Ultimately, the Gulf Coast shouldn’t be worried so much about hurricanes and an oil slick as it should simply about hurricanes.
Newcomer to Top 50 among five companies selected for Naval contract
INDstyle 2014 brings down house
Despite sweeping changes enacted by Gov. Bobby Jindal's administration, the health insurance program for state workers and public school employees will have to use $88 million from its reserve fund to cover its costs this year.
The LPSB races are sure to get heated between now and Nov. 4, and with only 9 available seats, this year's field of 20 candidates will surely be wanting to set themselves apart from the crowd early; they'll get their chance next week, starting Tuesday with the kick-off of a three-day series of candidate forums.
Lawmakers say they've received complaints that waits have spiked, with people being forced to wait in line for more than an hour — and sometimes three hours — to handle routine tasks.
Both sets of figures — adjusted to cancel out seasonal changes — were released by the U.S. Labor Department.
Texas declined by five rigs, West Virginia dropped three and Louisiana was down two.
The campaign announced that Rep. Stuart Bishop of District 43 and Nancy Landry, District 31, have thrown their support behind the Naval Academy graduate and entrepreneur in his bid to unseat current Hunter Beasley in District 8.
Three bedroom patio home or three bedroom traditional
Acadiana's nightlife guide.
Ramsey Morein prepares an old Cajun classic also known as chaudin in this latest episode of filmmaker Stephen Meaux's culinary series.
A Lafayette man with an alleged taste for child porn was busted Thursday evening during a cyber crime sting launched by the Attorney General’s Office.
We’re in the second year of the second term of the first black president of the United States. And so it might seem that as Americans, as a nation, we have come a long way. And perhaps we have. But the recent killing of Michael Brown in Ferguson, Mo., left me angry and sad. Here we go again, I thought.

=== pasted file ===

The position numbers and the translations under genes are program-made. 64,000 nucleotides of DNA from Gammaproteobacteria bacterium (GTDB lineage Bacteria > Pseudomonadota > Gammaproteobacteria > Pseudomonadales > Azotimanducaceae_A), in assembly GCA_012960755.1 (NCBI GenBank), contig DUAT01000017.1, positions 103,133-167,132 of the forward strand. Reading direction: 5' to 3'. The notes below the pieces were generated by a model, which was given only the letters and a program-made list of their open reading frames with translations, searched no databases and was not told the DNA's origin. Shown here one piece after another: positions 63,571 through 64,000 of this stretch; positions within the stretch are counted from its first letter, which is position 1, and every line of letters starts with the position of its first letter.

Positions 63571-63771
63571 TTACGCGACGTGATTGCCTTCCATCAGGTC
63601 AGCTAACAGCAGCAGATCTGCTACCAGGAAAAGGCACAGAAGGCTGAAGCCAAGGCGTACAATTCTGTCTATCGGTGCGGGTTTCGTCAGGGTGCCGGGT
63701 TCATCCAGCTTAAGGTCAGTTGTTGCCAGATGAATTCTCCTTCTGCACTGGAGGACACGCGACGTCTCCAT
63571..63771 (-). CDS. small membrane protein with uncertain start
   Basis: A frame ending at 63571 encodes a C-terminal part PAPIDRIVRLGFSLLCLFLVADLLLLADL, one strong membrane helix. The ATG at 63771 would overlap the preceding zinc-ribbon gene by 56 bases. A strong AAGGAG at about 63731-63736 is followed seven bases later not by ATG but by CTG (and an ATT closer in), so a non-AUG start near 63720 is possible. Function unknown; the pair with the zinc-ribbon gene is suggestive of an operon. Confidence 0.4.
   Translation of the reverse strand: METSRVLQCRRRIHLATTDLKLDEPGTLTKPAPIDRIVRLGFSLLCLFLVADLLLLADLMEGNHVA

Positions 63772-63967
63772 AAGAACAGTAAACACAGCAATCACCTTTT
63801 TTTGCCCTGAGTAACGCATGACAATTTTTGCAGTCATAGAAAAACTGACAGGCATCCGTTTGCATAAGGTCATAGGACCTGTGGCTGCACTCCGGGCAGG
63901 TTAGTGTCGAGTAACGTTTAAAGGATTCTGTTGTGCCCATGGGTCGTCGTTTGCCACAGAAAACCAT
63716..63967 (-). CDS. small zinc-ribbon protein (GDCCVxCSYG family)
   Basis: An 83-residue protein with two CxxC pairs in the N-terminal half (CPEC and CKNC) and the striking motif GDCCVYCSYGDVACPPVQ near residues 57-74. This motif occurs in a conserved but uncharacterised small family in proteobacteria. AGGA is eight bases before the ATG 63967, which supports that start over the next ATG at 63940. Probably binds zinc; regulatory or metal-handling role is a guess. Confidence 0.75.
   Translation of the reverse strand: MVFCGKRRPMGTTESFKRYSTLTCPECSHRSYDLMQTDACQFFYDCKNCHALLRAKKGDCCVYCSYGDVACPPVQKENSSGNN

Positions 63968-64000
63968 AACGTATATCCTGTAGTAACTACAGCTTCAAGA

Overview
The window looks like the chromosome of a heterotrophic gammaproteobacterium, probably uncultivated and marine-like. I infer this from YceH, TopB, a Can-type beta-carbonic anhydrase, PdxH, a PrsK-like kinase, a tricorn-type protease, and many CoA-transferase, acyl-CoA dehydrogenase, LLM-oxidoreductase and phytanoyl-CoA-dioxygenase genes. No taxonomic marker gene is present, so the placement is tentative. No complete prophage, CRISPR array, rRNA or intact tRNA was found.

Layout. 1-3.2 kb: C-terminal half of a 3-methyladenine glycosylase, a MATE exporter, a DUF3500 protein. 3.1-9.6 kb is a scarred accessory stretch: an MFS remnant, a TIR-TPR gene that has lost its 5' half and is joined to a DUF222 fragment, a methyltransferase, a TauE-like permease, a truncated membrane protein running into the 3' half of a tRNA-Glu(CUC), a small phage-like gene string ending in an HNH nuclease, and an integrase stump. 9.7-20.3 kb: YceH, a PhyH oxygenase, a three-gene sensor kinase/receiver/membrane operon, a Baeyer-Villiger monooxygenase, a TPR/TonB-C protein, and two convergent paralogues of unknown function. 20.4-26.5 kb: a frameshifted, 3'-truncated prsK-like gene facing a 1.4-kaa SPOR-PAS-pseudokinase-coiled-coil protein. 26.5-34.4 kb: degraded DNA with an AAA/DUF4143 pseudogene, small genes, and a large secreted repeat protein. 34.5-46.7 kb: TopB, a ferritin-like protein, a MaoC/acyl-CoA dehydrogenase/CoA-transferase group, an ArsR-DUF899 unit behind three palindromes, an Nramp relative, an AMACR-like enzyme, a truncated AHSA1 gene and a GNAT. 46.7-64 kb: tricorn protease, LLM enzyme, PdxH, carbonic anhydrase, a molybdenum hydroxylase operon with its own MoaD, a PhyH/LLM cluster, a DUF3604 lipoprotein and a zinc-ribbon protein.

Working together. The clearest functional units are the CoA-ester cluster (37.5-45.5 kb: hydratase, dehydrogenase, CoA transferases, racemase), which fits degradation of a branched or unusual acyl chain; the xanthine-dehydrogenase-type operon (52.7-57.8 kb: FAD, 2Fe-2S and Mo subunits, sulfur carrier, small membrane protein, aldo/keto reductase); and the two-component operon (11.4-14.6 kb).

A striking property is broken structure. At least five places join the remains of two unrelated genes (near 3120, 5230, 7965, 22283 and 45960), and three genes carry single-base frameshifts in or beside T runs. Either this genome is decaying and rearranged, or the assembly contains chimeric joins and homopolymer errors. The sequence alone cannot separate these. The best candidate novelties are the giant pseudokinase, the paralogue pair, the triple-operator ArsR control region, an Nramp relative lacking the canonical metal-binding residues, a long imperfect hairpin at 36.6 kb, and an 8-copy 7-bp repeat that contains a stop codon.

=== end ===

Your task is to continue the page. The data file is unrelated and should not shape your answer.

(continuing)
U.S. Rep. Vance McAllister says his chief of staff is on temporary leave after being booked with drunken driving.
A federal appeals court in New Orleans has upheld a federal safety board's right to investigate the role of Transocean Deepwater Drilling Corp. in the 2010 Gulf of Mexico oil disaster.
It was a rare moment in Congress this week as Republicans briefly put aside partisanship in support of President Barack Obama's request to train and arm Syrian rebels, and while a number of Democrats opposed the measure, Louisiana's Democratic Sen. Mary Landrieu found herself on the same side of the issue as her Republican challenger Rep. Bill Cassidy.
Home Depot breach bigger than Target; Alibaba IPO could be big; Rivers' last project and more national and international news for Friday, September 19, 2014.
Friday's Blogs from the Bog!
In what world does it make sense to balance the budget for a public school system by cutting schools from the poorest neighborhoods?
A supporter of a lawsuit against the oil industry has been re-nominated to a seat on a south Louisiana flood control board despite opposition from Gov. Bobby Jindal.
City-Parish President Joey Durel is asking the council to sign off on a resolution approving a pair of deals that would lead to razing the seedy Lesspay Motel at Four Corners to build a new police substation as well as transforming nearly a block Downtown where the old federal courthouse building now molders into a mixed-use development.
Two bedroom cottage or four bedroom traditional
D.A. Mike Harson gets a gift from a federal judge as he tries to hang onto his job.
Acadiana's nightlife guide.
The eclectic beauty of modern, prints, boho
In 2013, the IRS — already the least popular governmental agency in the country — became the target of intense investigations after it was revealed that they had specifically and improperly scrutinized applications for tax-exempt status from organizations associated with the nascent Tea Party movement.
The nominating committee for the Southeast Louisiana Flood Protection Authority-East was set Thursday to nominate applicants for two people on the board whose terms have expired.
Improving the running game was "a point of emphasis" during the offseason and the results have manifested themselves in the form of substantially greater production.
Louisiana's health department said Wednesday that its evaluation of the state's Medicaid privatization was on target, despite criticism from the legislative auditor that it lacked key data and contained inconsistencies.
Restaurant could see ‘a little facelift,’ Bobby Butcher tells Daily Report.